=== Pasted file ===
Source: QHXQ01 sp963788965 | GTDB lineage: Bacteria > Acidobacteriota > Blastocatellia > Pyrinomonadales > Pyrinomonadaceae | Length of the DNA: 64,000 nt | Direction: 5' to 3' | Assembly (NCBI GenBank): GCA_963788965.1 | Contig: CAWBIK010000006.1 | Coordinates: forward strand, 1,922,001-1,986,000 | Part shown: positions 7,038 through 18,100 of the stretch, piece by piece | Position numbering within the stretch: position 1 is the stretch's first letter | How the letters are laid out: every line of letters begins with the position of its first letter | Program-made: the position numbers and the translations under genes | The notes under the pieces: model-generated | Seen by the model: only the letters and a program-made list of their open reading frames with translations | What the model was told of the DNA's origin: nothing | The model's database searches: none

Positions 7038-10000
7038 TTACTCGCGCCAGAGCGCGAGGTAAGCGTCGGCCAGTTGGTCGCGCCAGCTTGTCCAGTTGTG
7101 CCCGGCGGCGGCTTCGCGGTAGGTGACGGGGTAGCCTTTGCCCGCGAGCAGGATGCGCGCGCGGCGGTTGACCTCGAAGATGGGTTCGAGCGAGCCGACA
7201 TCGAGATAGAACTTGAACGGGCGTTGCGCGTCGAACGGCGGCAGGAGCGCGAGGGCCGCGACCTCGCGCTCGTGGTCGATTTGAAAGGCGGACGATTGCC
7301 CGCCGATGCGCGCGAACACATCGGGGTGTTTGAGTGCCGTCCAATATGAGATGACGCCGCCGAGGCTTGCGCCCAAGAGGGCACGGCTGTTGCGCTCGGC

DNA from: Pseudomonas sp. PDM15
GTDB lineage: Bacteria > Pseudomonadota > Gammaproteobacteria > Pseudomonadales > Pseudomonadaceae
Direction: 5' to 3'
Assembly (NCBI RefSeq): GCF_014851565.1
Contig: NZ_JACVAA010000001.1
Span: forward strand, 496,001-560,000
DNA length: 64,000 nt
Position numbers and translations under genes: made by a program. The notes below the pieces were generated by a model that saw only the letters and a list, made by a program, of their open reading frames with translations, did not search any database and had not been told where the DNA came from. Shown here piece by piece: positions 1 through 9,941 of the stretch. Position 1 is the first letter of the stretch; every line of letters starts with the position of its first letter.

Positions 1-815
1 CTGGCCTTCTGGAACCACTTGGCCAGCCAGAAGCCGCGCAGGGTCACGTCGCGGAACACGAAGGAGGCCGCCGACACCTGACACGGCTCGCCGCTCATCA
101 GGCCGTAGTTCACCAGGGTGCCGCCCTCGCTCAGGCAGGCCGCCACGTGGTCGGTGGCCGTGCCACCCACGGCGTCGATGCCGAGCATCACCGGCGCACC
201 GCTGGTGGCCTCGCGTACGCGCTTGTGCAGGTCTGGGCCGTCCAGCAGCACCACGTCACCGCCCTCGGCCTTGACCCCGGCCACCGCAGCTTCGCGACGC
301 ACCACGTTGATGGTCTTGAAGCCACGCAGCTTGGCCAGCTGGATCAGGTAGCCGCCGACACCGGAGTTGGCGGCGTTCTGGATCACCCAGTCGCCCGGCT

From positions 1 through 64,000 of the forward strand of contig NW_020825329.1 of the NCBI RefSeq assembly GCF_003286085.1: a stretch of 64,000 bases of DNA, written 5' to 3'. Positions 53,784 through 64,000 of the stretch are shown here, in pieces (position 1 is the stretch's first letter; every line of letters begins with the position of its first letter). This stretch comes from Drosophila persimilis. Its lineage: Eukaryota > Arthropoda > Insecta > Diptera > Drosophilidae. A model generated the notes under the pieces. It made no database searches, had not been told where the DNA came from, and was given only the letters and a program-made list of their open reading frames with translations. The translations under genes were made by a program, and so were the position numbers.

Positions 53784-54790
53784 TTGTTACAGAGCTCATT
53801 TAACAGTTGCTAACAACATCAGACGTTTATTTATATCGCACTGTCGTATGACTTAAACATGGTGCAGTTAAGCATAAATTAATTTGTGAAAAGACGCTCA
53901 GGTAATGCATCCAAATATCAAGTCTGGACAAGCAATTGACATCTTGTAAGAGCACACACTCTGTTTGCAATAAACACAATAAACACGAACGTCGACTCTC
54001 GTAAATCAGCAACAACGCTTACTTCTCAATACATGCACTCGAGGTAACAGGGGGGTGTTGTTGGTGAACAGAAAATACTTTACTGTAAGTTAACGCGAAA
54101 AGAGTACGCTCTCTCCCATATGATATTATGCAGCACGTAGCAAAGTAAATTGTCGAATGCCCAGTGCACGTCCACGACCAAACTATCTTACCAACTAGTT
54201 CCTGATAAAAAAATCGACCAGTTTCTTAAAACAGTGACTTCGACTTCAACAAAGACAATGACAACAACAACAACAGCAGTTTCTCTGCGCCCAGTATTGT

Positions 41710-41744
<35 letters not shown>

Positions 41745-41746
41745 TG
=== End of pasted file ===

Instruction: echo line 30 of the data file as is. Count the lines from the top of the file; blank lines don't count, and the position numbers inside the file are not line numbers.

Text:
Positions 41745-41746